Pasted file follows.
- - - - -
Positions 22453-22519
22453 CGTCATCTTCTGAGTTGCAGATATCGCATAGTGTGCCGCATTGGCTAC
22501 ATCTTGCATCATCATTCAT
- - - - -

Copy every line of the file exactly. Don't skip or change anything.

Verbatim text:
Positions 22453-22519
22453 CGTCATCTTCTGAGTTGCAGATATCGCATAGTGTGCCGCATTGGCTAC
22501 ATCTTGCATCATCATTCAT